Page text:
BY: ED COLE
GLENDALE, Ariz. – Nothing’s going to come easy to any one of the 68 men on the Arizona Diamondbacks Spring Training roster.
With the exception of a few roster spots that are set (Zack Greinke, Shelby Miller, Paul Goldschmidt, Welington Castillo, David Peralta, just to name a few), everyone else is going to have to stake their claim on their respective position in the infield, outfield and in the rotation and bullpen.
Manager Chip Hale loves competition, because it brings out the best in his players.
Just ask second baseman Chris Owings, who’s one of those players who’s fighting for a job.
“Yeah, I think so,” Owings said. “You look at ground balls here, without any competition, with no games or anything, (and) everybody is giving it all they have.”
Owings can appreciate the position battles that are going on in camp right now, and how far he’s traveled in his career to get to where he is right now with the team. Two seasons ago, Owings and Didi Gregorius competed for the starting shortstop position in camp – a position Owings would win, as he’d be named the team’s starting shortstop for Opening Day.
Things have changed since then for Owings. With Nick Ahmed coming on so strong defensively at shortstop, and the team signing Jean Segura in the offseason, Owings has shifted his focus over to second base – a position he’s quite familiar with, and one he’s more than willing to fight for over the next month.
“Your mentality never changes,” Owings said. “I’ve been telling people that I’ve never had a guaranteed spot on the team. I think you can look at a lot of guys like Nick (Ahmed), Jake (Lamb), Brandon (Drury), (and) Phil (Gosselin); everybody’s never really had a guaranteed spot in the Big Leagues. You just kind of take that day-to-day, and you don’t really change anything that you’ve been doing. You come to the park everyday and (be) ready to get after it.”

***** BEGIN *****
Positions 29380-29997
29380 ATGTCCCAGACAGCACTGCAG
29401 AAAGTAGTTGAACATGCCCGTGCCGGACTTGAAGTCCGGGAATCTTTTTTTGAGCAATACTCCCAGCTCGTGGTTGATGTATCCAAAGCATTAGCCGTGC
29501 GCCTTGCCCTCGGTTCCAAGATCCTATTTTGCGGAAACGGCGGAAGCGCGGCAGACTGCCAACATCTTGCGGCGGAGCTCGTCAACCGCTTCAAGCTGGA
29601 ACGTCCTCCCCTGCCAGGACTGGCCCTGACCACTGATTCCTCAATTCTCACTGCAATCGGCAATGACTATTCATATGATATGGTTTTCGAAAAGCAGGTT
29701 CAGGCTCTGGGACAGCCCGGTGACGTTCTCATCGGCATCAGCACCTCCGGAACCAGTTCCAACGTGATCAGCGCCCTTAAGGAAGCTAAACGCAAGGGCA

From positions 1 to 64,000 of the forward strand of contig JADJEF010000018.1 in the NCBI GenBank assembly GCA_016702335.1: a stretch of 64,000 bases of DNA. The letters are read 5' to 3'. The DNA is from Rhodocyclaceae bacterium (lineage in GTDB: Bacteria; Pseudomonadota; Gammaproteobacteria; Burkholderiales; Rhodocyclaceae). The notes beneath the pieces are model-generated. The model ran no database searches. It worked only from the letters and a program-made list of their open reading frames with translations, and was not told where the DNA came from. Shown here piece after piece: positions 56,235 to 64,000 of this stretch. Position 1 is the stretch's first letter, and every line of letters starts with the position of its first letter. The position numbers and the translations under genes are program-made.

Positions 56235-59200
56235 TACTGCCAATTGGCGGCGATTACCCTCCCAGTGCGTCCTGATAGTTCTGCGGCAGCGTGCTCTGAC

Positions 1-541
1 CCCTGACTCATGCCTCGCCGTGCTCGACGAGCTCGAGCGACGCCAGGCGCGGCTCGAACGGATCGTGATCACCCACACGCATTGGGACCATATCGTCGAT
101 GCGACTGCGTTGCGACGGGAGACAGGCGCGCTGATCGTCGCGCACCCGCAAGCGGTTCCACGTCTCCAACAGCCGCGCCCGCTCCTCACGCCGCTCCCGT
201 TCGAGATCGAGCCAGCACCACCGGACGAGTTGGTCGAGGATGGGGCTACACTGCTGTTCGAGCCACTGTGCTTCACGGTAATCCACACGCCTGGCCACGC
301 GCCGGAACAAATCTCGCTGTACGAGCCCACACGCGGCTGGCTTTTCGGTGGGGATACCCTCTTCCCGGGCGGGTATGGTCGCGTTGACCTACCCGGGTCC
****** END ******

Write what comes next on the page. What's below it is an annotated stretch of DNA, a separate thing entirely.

The Arizona Diamondbacks have taken pride in being one of the better defensive teams in baseball, and the numbers bear that out.
Last season, the team had the sixth best fielding percentage in all of Major League Baseball (.986). In 162 games, the team only committed 86 errors on 6183 total chances.
That kind of stellar defensive play can be attributed to a number of things: 1.) Solid coaching, 2.) Players that are like-minded in their approach to shutting offenses down, and 3.) Quality talent, all of which the team has, especially in their infield.
“I think it starts with (Paul) Goldy (Goldschmidt),” Owings said. “Goldy’s locked in over there (at first base), and he’s what makes everybody better, then you factor in everybody in here, with Nick (Ahmed) at short(stop) and Jean (Segura) at short(stop), and me kind of floating from short(stop) and second (base), and then (Brandon) Drury floating over (between third base and second base), and Phil (Gosselin), and (Jake) Lamb. It’s unique. I don’t think I’ve been in a camp here that we’ve been this deep at every position. It’s kind of special, and it brings the best out in everybody.”